Static websites the jQuery way

This blog and website consists of static pages created using a practical technique that I would like to introduce in this article.

The special thing about this is that a large part of this website generator consists of programming patterns, which are also used in dynamic websites via jQuery. A simple example says more than a thousand words:

const site = SeaSite(
  'public',      // Source folder
  'dist')        // Destination folder

site.handle('index.html', $ => {
  $('title').text('New Title')
})

This example creates the site object with the source directory public and the target directory dist. In the first step, the content of the source directory is cloned into the target directory. The next step is to edit the file index.html. The help function gets the variable $ known from jQuery and sets the content of the title element to New Title. The modified content is saved automatically by the framework.

File patterns and templating

From here it is easy to build more complex websites with a few lines of code:

site.handle(/.*\.md/, (content, path) => {
   let $ = site.readDOM('template.html')
   let htmlPath = path.replace(/\.md$/, '.html')
   let md = parseMarkdown(content)
   let title = md.props.title
   $('title').text(`${title} - My Website`)
   $('#title').text(title)
   $('#content').html(md.html)
   site.write(htmlPath, $.html())
})

template.html:

<!doctype html>
<head>
  <title>Template</title>
</head>
<body>
  <h1 id="#title">Title</h1>
  <div id="#content">
    Content
  </div>
</body>

hello-world.md:

---
title: Hello World
---

Lorem **ipsum**

This example uses a file pattern to find all Markdown files in the site's source folder. As you may notice, this time we get a plain string instead of the DOM object from the previous example. This is because DOM objects are only generated from html and xml files, otherwise a string is returned.

We then directly create a new DOM object from the template.html file. There we set the content of the title element as well as for the DOM element with the ID #title. The title is extracted from the Markdown file, where we could put even more properties like e.g. language, description, keywords.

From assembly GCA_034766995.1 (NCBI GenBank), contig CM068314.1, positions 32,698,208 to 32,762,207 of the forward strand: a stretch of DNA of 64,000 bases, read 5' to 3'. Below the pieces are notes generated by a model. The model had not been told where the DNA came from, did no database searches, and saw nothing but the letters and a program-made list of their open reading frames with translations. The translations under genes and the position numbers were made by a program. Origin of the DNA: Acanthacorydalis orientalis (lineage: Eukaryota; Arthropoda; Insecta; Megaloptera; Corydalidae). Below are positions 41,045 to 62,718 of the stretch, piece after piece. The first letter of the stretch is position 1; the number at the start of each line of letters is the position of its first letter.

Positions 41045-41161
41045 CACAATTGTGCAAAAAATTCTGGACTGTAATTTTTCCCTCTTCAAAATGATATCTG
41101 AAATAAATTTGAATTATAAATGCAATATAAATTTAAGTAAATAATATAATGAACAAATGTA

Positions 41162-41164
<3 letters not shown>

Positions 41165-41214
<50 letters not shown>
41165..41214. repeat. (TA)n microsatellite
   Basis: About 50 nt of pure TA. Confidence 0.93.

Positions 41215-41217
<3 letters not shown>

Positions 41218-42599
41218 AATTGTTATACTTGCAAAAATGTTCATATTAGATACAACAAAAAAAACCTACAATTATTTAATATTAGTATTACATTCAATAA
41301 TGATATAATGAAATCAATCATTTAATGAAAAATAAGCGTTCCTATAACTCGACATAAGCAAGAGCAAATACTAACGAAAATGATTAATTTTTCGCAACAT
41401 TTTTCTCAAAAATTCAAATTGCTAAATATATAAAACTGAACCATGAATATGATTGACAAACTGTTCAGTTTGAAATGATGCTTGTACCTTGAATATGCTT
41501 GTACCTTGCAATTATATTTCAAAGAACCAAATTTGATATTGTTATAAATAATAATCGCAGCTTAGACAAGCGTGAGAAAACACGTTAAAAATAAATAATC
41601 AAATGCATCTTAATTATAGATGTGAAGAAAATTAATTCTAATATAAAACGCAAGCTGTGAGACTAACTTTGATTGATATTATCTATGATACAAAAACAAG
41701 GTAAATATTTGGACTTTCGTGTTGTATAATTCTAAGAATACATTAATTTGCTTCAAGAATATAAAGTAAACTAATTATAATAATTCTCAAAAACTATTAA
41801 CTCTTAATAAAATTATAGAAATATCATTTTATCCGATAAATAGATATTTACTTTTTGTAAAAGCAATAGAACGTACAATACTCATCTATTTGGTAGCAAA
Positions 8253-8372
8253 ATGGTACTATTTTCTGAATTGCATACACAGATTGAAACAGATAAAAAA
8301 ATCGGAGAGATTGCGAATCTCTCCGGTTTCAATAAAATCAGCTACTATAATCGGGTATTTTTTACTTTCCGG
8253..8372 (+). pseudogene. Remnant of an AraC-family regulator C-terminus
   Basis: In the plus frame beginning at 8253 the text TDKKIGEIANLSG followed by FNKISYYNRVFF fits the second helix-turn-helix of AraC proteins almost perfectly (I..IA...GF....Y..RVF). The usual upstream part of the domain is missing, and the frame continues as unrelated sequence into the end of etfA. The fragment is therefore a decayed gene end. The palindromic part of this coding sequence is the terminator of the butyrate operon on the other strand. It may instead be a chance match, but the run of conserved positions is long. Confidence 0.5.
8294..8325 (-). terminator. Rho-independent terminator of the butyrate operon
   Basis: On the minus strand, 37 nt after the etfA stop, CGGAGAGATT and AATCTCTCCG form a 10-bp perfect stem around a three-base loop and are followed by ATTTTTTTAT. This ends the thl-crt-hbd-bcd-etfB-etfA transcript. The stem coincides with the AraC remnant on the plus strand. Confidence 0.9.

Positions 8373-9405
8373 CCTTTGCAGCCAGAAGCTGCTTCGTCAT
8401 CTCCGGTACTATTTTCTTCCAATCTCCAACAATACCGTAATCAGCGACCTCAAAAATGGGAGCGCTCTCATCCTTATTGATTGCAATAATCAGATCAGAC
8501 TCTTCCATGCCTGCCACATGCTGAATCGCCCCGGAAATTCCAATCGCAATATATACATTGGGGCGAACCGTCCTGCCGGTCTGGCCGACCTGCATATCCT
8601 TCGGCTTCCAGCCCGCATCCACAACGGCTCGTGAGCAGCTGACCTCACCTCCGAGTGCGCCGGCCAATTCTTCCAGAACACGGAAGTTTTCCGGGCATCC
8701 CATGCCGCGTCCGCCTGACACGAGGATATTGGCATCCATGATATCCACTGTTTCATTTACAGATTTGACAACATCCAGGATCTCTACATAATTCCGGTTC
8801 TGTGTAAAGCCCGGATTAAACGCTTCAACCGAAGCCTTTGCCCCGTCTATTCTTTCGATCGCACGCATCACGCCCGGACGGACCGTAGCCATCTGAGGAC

The Markdown parser "marked" we use, converts the contents to an HTML string we can pass to the #content element in out template.

The last step is to write the file with a .html suffix. We don't need the Markdown files anymore and could clean up by calling site.remove(/.*\.md/).

This little script will be applied to all Markdown files in the site's source folder, so you can quickly build up a site with easy to create content. The CSS selectors are super powerful and changing other aspects of the page is super simple and intuitive.

Static JSX

But it doesn't stop here, let's push it a bit further! Lets use JSX to generate portions of HTML that need to be even more flexible. Let's imagine we want to create an index of all Markdown files we converted in the previous example:

let pages = []

site.handle(/.*\.md/, (content, path) => {
  // ...
  pages.push({htmlPath, title})
}

site.handle('index.html', $ => {
  $('#content').html(
    <ul>
      {pages.map(page => <li><a href={page.htmlPath}>{title}</a></li>)}
    </ul>)
})

We enhanced the previous example by collecting page info in the pages variable. After all Markdown pages are processed the links should be added to the index.html file. We use JSX to create a simple list with links. This is the same code you would use in a React JS project, but of course this is a custom JSX generator, which creates an HTML string form the JSX code.

This way you don't need any complex templating language in the HTML file itself to get things done.

The technology

All this is made possible by the awesome cheerio project, which is driving the DOM and jQuery like part. The API is covering everything you'll need to manipulate the HTML and XML files.

The rest is mostly custom code which I'll be happy to open source if there is interest. Drop me a line via the support form or at Twitter.